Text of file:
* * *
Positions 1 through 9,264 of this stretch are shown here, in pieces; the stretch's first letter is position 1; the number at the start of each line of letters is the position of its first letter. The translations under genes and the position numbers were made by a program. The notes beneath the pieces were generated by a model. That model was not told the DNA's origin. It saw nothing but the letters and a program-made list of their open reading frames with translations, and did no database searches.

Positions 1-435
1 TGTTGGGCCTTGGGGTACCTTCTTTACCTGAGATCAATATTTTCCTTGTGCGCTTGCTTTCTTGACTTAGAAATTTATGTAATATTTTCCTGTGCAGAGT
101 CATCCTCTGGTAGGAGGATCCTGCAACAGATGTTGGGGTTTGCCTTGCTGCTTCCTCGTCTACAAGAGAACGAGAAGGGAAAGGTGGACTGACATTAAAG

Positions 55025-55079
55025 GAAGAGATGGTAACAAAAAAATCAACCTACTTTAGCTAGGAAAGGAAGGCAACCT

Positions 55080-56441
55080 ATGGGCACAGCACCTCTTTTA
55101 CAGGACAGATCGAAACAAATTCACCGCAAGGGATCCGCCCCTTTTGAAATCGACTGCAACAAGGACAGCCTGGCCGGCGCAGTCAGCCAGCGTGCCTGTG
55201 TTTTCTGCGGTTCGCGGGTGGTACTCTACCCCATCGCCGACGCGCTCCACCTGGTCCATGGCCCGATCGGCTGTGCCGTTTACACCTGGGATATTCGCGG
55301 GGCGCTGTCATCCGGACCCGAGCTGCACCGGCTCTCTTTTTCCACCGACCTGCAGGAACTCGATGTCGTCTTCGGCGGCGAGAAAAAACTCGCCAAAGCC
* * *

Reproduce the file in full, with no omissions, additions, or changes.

Positions 1 through 9,264 of this stretch are shown here, in pieces; the stretch's first letter is position 1; the number at the start of each line of letters is the position of its first letter. The translations under genes and the position numbers were made by a program. The notes beneath the pieces were generated by a model. That model was not told the DNA's origin. It saw nothing but the letters and a program-made list of their open reading frames with translations, and did no database searches.

Positions 1-435
1 TGTTGGGCCTTGGGGTACCTTCTTTACCTGAGATCAATATTTTCCTTGTGCGCTTGCTTTCTTGACTTAGAAATTTATGTAATATTTTCCTGTGCAGAGT
101 CATCCTCTGGTAGGAGGATCCTGCAACAGATGTTGGGGTTTGCCTTGCTGCTTCCTCGTCTACAAGAGAACGAGAAGGGAAAGGTGGACTGACATTAAAG

Positions 55025-55079
55025 GAAGAGATGGTAACAAAAAAATCAACCTACTTTAGCTAGGAAAGGAAGGCAACCT

Positions 55080-56441
55080 ATGGGCACAGCACCTCTTTTA
55101 CAGGACAGATCGAAACAAATTCACCGCAAGGGATCCGCCCCTTTTGAAATCGACTGCAACAAGGACAGCCTGGCCGGCGCAGTCAGCCAGCGTGCCTGTG
55201 TTTTCTGCGGTTCGCGGGTGGTACTCTACCCCATCGCCGACGCGCTCCACCTGGTCCATGGCCCGATCGGCTGTGCCGTTTACACCTGGGATATTCGCGG
55301 GGCGCTGTCATCCGGACCCGAGCTGCACCGGCTCTCTTTTTCCACCGACCTGCAGGAACTCGATGTCGTCTTCGGCGGCGAGAAAAAACTCGCCAAAGCC